The story of the eighteenth and nineteenth century Russian intelligentsia, of the nobleman returning to his motherland after years of European education, only to discover a feudal country to which Western ideas cannot be applied is too familiar to readers of Russian literature. This odd paradox—an educated aristocrat who one hand studies French enlightenment texts but on the other hand owns serfs and lives a medieval feudal life—is perhaps the central motif for what gradually becomes the agonizing preoccupation and national obsession of arguably every writer of this country: when can Russia create a new idea, a movement so thoroughly Russian and original at heart that would even influence Western art and literature? When will Russia look inward for ideas instead of trying to implement Western ideas in its culture?
I must admit to you Darling; I am everafraid;
That my age passes and that my Being has little’been made.
In the brightness and goldenshimmer of summer,
I thought I’d find my heart mimicking; finding; peaceful slumber.
It was a rainy August morning, and a light mist had descended on a large crowd gathering around Dorchester Gaol. The usual levity and callousness of the public by the gallows was replaced by another form of pleasure—not unlike the kind the Elizabethan groundlings experienced while watching Juliet, Ophelia, or Desdemona die on stage. The woman who provoked such sentiments was Elizabeth Martha Browne, a shopkeeper who murdered her husband with an axe a little less than a month before. Dressed in black, and looking much younger than her age, she resembled a portrait of a martyr. She was extraordinarily calm, and her composure in meeting her death invoked even more pity and compassion.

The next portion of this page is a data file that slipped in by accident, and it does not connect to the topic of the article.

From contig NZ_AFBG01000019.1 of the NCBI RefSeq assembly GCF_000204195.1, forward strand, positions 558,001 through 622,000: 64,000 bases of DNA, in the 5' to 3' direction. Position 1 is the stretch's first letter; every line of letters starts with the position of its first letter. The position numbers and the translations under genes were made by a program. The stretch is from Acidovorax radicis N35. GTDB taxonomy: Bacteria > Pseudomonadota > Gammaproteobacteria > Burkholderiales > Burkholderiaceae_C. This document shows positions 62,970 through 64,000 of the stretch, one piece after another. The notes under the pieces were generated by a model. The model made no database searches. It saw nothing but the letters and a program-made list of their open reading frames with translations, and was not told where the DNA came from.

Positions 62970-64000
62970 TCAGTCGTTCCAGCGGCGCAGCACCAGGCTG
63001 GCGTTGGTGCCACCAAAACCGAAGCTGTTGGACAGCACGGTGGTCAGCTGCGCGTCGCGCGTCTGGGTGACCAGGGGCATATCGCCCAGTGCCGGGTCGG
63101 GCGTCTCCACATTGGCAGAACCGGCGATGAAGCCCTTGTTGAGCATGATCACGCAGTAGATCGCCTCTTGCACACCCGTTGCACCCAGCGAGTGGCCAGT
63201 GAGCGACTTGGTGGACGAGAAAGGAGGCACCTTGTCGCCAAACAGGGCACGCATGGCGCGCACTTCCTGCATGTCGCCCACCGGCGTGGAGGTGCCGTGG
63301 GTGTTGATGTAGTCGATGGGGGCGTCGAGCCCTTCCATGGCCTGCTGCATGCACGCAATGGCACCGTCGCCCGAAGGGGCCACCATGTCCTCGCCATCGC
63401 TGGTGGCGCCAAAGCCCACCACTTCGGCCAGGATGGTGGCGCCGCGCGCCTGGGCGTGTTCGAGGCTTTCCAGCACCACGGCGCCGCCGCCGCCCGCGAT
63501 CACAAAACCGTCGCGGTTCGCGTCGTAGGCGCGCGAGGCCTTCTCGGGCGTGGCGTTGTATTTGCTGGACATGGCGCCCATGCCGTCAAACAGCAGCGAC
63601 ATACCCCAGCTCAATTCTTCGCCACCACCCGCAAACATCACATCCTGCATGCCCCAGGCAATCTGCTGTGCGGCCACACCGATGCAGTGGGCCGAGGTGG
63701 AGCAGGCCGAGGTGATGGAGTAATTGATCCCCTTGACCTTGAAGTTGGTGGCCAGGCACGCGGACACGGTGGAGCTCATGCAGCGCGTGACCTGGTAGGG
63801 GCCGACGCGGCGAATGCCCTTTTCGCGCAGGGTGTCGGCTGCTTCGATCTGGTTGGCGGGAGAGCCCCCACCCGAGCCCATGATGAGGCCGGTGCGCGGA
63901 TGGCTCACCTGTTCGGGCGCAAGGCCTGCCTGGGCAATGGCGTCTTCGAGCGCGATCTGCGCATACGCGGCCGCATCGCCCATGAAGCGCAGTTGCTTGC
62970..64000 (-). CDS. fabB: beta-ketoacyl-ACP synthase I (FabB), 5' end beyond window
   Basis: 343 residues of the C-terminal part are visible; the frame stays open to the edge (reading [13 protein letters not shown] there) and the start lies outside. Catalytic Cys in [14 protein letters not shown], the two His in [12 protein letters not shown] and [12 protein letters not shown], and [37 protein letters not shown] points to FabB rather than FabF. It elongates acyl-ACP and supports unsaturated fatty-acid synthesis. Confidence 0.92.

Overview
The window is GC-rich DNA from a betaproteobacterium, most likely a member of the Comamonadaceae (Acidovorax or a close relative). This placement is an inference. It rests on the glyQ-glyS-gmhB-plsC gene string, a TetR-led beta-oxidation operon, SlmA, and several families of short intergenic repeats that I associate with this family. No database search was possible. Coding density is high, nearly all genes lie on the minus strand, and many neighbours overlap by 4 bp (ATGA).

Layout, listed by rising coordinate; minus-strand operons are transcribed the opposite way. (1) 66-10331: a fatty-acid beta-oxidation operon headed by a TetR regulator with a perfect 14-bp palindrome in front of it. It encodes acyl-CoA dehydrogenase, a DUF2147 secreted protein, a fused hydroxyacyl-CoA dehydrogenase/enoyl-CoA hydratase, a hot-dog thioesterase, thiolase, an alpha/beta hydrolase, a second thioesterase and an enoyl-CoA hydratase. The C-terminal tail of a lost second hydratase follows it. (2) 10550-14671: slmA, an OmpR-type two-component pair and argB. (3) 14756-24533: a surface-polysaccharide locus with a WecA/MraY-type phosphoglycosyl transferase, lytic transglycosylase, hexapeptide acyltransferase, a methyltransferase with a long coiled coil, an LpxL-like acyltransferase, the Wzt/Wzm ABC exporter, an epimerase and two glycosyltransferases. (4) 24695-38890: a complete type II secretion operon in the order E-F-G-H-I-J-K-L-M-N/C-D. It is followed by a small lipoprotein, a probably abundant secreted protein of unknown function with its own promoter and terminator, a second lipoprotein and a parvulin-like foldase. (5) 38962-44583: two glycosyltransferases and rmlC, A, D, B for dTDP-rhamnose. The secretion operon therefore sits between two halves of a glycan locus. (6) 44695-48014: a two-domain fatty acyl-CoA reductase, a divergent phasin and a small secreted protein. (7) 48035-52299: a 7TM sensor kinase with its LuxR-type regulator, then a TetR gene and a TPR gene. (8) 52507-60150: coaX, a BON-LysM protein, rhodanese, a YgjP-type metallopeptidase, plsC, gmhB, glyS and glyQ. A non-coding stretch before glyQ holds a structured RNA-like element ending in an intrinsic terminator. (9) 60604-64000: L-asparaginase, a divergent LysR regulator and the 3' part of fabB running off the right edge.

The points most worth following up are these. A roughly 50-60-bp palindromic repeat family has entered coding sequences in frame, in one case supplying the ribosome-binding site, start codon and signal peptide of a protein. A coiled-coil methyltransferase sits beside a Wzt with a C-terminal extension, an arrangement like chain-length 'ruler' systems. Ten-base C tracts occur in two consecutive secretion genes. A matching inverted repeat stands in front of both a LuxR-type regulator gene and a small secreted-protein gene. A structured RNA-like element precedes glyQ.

Marlene kept a watchful eye on her grandchildren, Sibby and Amy, prancing ahead on the worn path. Brush lined the trail. The occasional weed flaunted flowers, but most of the colours were dull as if the sun had failed to provide enough warmth to stimulate their hues.
With his sorrow scattered;
and his jigsaw broken;
The Egotistic Lunatic collects pieces off the ground…
His back breaks under expense
Which cannot be outweighed by peace,
Or (tragically) repentance…
After its release over a decade ago in South Korea, the immediate success of Kyung-Sook Shin’s Please Look After Mom sets high expectations for contemporary readers. The novel precedes its reputation as it evokes universal feelings of nostalgia and guilt through its relatable premise: dealing with the grief of the love you never get to share. Please Look After Mom sold over a million copies within 10 months of its release in South Korea, and continued to achieve critical success after its translation to English in 2011.